"Please to remember..."
...that "guy" as a generic term for a male is a recent development. This is one of my historical fiction pet peeves (second only to the use of "okay" in stories set before the mid nineteenth century).
As all you Brits will knows, Guy Fawkes was a Catholic in the 16th-17th centuries who was known for his involvement in the Gunpowder Plot to assassinate the protestant King James. (Whether or not he was framed is a question for another day...) Since the early seventeenth century, his arrest and execution have been *tastefully* celebrated on the fifth of November (Guy Fawkes' Day) with fireworks and a burning of his scarecrow-ish effigy.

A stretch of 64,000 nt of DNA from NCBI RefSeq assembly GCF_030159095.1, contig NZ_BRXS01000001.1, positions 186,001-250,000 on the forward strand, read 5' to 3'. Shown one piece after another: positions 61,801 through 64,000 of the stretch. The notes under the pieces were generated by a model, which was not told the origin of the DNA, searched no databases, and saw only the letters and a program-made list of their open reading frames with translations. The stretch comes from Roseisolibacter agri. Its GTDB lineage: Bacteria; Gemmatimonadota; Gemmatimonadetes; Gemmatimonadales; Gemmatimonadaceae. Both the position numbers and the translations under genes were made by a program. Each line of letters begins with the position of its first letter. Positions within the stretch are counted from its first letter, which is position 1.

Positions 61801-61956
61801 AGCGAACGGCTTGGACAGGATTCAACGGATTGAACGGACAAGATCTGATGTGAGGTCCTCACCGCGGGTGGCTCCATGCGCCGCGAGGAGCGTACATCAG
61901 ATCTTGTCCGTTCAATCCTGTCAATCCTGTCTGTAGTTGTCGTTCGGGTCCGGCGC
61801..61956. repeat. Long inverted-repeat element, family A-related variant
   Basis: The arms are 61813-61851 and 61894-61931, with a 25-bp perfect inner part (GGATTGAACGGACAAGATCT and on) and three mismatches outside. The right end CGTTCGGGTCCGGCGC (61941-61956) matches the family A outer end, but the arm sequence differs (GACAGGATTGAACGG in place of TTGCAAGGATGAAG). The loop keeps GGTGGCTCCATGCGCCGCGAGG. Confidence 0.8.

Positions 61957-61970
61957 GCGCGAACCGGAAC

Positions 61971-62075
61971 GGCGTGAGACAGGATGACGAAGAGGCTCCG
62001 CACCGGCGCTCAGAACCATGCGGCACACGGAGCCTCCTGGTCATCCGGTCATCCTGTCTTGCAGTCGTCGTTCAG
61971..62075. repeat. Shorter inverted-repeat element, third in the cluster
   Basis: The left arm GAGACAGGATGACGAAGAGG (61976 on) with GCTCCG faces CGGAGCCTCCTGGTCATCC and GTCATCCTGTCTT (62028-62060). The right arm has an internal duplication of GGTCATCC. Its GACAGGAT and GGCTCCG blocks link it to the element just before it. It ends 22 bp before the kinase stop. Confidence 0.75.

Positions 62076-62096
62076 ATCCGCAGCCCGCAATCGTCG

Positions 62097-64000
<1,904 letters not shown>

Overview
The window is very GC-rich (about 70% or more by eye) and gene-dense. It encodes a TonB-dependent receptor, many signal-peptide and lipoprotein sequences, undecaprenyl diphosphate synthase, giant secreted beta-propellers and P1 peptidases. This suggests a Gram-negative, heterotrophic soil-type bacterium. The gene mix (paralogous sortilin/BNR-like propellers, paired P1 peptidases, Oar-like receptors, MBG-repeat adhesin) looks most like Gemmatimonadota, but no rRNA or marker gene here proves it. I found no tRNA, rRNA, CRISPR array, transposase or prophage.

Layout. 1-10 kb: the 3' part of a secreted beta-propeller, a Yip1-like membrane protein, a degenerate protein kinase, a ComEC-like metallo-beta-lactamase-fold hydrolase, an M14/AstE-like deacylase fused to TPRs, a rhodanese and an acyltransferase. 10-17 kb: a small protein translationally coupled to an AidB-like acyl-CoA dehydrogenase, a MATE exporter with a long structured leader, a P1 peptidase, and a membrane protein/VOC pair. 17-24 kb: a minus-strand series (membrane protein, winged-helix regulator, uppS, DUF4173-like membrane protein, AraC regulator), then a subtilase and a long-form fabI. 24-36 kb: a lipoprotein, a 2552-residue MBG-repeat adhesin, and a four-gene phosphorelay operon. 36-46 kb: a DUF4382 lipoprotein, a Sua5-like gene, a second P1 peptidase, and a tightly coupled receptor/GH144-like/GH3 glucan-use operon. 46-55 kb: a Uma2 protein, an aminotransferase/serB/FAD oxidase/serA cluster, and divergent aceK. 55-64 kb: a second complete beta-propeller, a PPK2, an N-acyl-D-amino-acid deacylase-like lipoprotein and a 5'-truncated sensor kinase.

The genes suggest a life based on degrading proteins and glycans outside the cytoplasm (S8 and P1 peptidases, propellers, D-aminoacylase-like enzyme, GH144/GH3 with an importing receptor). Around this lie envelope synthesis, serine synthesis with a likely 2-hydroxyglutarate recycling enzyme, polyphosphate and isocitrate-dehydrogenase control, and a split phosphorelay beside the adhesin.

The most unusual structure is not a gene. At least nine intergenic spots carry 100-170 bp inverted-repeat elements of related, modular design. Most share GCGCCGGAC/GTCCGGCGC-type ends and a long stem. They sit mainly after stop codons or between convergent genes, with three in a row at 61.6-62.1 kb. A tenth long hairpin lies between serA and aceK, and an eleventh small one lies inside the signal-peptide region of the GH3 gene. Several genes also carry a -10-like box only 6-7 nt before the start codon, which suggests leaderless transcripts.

Because of this, the term "guy," in the nineteenth century, came to mean a poorly-dressed or ridiculous-looking man. It developed to mean a foolish man; I will always remember the noble Tom begging Fanny's forgiveness in An Old-Fashioned Girl by declaring something like, "I'm sorry for being such a guy."
Using the term casually, in a non-derogatory way, to describe a young man, didn't crop up until the mid twentieth century.
So, please...remember. Or I will be forced to call you a guy. In a nineteenth century tone of voice.